We, at Baby Can Travel, have had to deal with our fair share of tantrums while travelling. We decided to go to the experts to get some parenting tips!
This guest post was written by Brenda McSween, the owner at Parenting Foundations.
Travelling with young children is an amazing opportunity to create so many memories with your children. The most memorable memories for you may be when your child is throwing himself/herself down on the floor in the airport or screaming bloody murder of the plane! Unfortunately these things do happen!
Toddlers are going through some major developmental changes, which can contribute to their increased tantrums. At this stage of development our little ones have discovered that they can do things themselves. They have gone from having things done for them to trying to figure out how to do things themselves. During this learning period, children will often throw a number of tantrums out of frustration, exhaustion, hunger, worrying about what is happening next, etc.
So how can you deal with these behaviours while you are travelling?
There are basically two types of strategies that you can use. These strategies can be broken down into 2 different types of reactions. The reactions are as follows:
1. Proactive Reactions:
A proactive reaction is when you consciously choose to do things that may help with your child’s feelings that can stop your child’s need to tantrum to express his/her feelings.
Some examples of Proactive Reactions are:
- Having snacks ready at any given moment. “Hangry” is a real thing.
- Giving your child reminders of what is happening next. Warnings of when they will have to transfer on to the plane. A warning before preparing for take off and landing so the seat is in the
- Play for a minimum of 10 minutes with your child. This is child led play! This can happen on the plane, in the airport, on the bus, in a vehicle, and so on. The child led play adds to your
child’s feeling of connection with you. This simple act has a powerful impact on your child’s day.
- This is one example of how to increase your child’s connection with you.
- Here is a post that explains this in a bit more detail. Stop, Drop, and Connect
2. Reactive Reactions:
A reactive reaction is what you do after the tantrum has occurred or while it is in progress.
Some examples of Reactive Reactions are:
- Distraction is a common tactic used. There is a time and a place to use this technique. In the middle of a crowded area or in an unsafe place like the water or in the street. With distraction
you may find that your child has a few more tantrums before he/she seems ready to move on. I used to carry a few toys in my purse or backpack that I could pull out and use in these moments. If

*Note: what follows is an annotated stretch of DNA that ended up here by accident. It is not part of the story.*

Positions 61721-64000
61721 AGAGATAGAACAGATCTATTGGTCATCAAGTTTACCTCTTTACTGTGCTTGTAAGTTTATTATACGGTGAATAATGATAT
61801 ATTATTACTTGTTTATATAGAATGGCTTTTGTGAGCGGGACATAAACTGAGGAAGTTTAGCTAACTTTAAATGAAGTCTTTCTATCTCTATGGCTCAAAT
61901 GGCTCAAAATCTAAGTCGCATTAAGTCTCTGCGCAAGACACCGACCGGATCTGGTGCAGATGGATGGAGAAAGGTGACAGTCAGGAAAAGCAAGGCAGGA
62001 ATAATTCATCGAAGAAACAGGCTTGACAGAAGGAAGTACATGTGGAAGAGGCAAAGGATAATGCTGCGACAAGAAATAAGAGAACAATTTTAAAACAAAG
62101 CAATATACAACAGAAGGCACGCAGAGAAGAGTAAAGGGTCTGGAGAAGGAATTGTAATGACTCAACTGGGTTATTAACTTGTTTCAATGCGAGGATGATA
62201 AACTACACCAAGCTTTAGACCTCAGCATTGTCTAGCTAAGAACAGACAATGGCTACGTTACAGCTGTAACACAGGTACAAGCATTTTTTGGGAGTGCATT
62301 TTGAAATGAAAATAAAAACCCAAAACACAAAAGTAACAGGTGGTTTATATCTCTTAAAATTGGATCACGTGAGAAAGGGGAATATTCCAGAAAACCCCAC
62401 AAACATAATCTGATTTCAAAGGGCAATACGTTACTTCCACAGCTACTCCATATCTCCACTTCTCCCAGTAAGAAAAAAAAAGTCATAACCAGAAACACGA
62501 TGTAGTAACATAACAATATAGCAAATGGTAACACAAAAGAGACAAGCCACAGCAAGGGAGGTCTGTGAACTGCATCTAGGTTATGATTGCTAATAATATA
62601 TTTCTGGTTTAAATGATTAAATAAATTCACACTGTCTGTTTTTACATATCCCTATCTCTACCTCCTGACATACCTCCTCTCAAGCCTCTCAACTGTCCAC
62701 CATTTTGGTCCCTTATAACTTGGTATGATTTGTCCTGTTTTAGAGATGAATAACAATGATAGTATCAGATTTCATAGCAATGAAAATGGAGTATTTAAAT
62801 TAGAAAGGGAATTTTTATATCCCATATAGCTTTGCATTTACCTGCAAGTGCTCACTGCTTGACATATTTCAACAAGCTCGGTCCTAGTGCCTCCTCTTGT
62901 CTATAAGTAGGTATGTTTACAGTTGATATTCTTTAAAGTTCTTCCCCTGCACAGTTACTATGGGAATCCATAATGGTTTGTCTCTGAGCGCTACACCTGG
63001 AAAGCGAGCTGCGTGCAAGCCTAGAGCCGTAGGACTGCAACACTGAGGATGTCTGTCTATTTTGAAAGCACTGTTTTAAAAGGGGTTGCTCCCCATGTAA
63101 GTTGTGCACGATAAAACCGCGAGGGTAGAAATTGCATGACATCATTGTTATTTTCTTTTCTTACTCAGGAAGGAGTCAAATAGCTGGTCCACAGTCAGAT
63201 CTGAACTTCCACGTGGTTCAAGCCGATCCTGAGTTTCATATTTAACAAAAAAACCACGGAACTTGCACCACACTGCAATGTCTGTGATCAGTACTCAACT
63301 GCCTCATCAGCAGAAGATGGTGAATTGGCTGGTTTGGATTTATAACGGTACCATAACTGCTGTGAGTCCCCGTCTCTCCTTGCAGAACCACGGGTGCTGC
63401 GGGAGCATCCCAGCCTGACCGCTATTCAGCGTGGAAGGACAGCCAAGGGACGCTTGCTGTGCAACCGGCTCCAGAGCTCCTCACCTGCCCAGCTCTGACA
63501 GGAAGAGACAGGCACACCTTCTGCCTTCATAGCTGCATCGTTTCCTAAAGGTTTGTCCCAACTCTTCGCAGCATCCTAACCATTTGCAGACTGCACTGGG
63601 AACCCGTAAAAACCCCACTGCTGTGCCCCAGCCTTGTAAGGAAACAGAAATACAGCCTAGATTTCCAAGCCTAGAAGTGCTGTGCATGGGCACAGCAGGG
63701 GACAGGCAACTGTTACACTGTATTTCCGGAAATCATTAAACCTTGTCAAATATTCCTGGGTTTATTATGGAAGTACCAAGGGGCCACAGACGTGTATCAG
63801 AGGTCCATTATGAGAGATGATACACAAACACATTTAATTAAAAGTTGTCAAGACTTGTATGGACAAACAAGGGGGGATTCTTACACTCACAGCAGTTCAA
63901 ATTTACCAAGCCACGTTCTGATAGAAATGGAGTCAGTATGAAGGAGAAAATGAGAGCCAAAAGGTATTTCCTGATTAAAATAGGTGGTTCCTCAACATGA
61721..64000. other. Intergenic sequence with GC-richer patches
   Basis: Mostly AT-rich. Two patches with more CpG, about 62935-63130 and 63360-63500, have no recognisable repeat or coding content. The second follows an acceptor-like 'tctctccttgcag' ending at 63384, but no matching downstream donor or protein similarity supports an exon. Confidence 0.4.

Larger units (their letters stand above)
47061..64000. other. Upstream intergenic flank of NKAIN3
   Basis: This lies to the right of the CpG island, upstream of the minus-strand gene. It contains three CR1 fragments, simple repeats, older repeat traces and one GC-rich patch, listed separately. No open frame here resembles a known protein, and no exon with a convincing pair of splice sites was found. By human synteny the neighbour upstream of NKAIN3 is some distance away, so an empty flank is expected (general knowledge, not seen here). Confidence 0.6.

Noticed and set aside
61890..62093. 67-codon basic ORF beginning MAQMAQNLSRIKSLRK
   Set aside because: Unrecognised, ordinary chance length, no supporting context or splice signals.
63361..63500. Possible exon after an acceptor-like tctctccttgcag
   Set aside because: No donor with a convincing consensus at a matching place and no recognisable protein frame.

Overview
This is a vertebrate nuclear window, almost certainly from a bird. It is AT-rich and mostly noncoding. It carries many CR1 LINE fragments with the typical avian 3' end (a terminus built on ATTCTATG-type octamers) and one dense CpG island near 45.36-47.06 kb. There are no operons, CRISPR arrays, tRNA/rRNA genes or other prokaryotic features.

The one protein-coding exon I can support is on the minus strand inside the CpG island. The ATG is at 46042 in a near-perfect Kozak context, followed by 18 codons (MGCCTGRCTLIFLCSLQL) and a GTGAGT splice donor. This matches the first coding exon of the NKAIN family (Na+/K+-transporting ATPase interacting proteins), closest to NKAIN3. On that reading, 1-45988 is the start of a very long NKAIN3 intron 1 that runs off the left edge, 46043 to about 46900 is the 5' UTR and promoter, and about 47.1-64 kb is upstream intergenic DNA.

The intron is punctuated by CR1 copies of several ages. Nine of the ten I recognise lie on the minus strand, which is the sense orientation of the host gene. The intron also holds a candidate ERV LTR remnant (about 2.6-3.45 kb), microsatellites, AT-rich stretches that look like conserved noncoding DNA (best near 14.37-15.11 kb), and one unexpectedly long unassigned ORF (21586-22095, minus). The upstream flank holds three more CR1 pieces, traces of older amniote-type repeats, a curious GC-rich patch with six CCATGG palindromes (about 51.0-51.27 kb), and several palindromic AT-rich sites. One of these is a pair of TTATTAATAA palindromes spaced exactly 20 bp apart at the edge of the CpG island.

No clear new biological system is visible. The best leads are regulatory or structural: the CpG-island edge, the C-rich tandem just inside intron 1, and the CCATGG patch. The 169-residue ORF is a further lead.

you are willing a movie or tv show can be a great distraction on the plane.
- Timeouts. Giving your child a few minutes on his/her own to calm down and process the moment. I personally find that timeouts are not always productive when we are in a strange place. An
alternative is do you time in which is where you go with your child when he/she is taking a break away from the activity where the tantrum occurred.
- Letting the tantrum happen and then offering comfort when it is done. This can be referred to as offering connection. Children will often tantrum when they feel that their connection with a loved one has been effected. Find more information in the Stop, Drop, and Connect post.
As with all things related to children, you will find that some strategies work really well for one child and not well for another children. With time and patience you will discover what works best for your child. I wish you all the best travelling with your child!
This guest post was written by Brenda McSween. Brenda is the proud mother and stepmother to 3 amazing boys who are 6, 18 and 22 years of age. Brenda began Parenting Foundations in 2013 after deciding it was time to pursue her passion of helping others become the parent they want to be. Brenda has a Bachelor of Child Studies, Certification of Completion of a Sleep Training program and over 20 years of experience working with Children and Families.
Brenda can be found at:
If you would to discuss this topic further, please feel free to comment on this post or send Brenda a quick message through her website www.parentingfoundations.net.
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